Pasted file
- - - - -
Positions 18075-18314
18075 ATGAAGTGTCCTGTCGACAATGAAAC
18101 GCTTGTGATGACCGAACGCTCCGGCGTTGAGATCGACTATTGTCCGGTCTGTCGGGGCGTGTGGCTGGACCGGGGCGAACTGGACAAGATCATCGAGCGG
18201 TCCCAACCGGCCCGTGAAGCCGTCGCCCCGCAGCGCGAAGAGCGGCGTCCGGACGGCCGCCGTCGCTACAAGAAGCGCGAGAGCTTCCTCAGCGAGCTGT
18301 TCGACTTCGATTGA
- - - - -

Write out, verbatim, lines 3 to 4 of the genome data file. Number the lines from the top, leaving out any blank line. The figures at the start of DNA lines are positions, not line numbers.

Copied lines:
18101 GCTTGTGATGACCGAACGCTCCGGCGTTGAGATCGACTATTGTCCGGTCTGTCGGGGCGTGTGGCTGGACCGGGGCGAACTGGACAAGATCATCGAGCGG
18201 TCCCAACCGGCCCGTGAAGCCGTCGCCCCGCAGCGCGAAGAGCGGCGTCCGGACGGCCGCCGTCGCTACAAGAAGCGCGAGAGCTTCCTCAGCGAGCTGT